Condé Nast’s most recent literary exploit, Vogue: The Editor’s Eye is an ode to the role of the stylist, fashion editor or sittings editor – the glue between the photographer, the model, the writer and the magazine itself. Beginning with Anna Wintour’s forward, The Editor’s Eye explains that until recently, stylists weren’t even identified in the credits for the photo shoots they coordinated, a ghastly oversight considering the influence they wield over a spread. The book is in some part an attempt to rectify this omission, giving the stylists the credit they deserve. Through an anthology of essays and accompanying image portfolios, it showcases some of the magazine’s most talented stylists throughout the last 65 years, with a particular focus on how their different personalities helped shape the various trends we have seen in fashion editorial.
I enjoyed the journey through Vogue’s history, starting in 1947 with Babs Simpson. The book effectively distinguished between the magazine’s different eras – loosely based on the editor in chief at the time (from Dianne Vreeland, to Grace Mirabella and then Wintour) – focusing on how the reigning editors inspired and collaborated with the sittings editors at the time. The eight essays, each focussing on a different sittings editor, were eloquent and insightful, and overall a pleasurable read. I especially enjoyed the essays on Jade Hobson, Carlyne Cerf de Dudzeele and Tonne Goodman; I thought their profiles really captured their individual attitudes and styles. The various essayists also succeeded at painting a fascinating picture of a seemingly golden epoch for fashion editorial during the 60’s and 70’s.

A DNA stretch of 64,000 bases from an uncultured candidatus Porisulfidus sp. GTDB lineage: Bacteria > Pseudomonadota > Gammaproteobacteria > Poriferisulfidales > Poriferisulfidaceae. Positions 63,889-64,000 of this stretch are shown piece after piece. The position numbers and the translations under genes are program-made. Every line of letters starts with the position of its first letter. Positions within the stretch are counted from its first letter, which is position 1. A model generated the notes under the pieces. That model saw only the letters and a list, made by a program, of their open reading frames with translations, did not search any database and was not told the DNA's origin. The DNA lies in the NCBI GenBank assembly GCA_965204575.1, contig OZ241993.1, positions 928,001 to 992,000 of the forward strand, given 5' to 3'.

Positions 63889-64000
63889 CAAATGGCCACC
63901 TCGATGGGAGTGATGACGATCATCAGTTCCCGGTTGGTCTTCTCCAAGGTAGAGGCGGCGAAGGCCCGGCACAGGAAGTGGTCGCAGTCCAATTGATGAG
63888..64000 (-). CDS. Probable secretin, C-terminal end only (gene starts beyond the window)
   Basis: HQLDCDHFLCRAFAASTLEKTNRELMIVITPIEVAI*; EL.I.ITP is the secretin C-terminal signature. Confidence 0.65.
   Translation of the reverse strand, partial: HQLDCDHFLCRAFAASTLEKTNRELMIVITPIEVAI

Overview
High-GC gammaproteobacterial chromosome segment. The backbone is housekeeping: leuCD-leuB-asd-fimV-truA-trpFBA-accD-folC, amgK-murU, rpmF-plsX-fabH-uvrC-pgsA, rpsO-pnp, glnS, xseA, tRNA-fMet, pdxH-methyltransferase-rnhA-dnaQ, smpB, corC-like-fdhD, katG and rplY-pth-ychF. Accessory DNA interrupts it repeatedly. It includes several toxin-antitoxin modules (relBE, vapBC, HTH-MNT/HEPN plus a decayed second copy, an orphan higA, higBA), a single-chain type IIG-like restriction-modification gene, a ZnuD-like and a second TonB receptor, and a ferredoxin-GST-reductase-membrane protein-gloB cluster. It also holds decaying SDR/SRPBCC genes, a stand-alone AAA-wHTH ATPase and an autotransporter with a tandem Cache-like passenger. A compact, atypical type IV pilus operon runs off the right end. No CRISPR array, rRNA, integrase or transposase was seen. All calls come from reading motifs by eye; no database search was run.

Each profile was accompanied by a portfolio of images to underscore the theme; I found the photos striking and timeless for the most part, though I think certain portfolios did a better job of highlighting their stylists’ approach than others. I thought Camilla Nickerson’s body of work included in the book added great insight into her personality and modus operandi; it was thematic, tight and complemented the essay well. Same goes for Jade Hobson and Babs Simpson. However, there were times when I found it difficult to distinguish the differences between certain editors’ styles, and I didn’t think the images accompanying the essays always illustrated the point the writers were trying to get across. As an anthology, it wasn’t very cohesive; though in their own right the profiles and portfolios were certainly effective.
If you consider Vogue your fashion bible you will enjoy this book. But, make no mistake, this is a book published by Vogue, written by Vogue writers, about how great Vogue is. For a more ambivalent reader seeking an unbiased gaze into the fashion editorial field as a whole (including influences from other magazines), you may want to keep reading.
photography // Brianne Burnell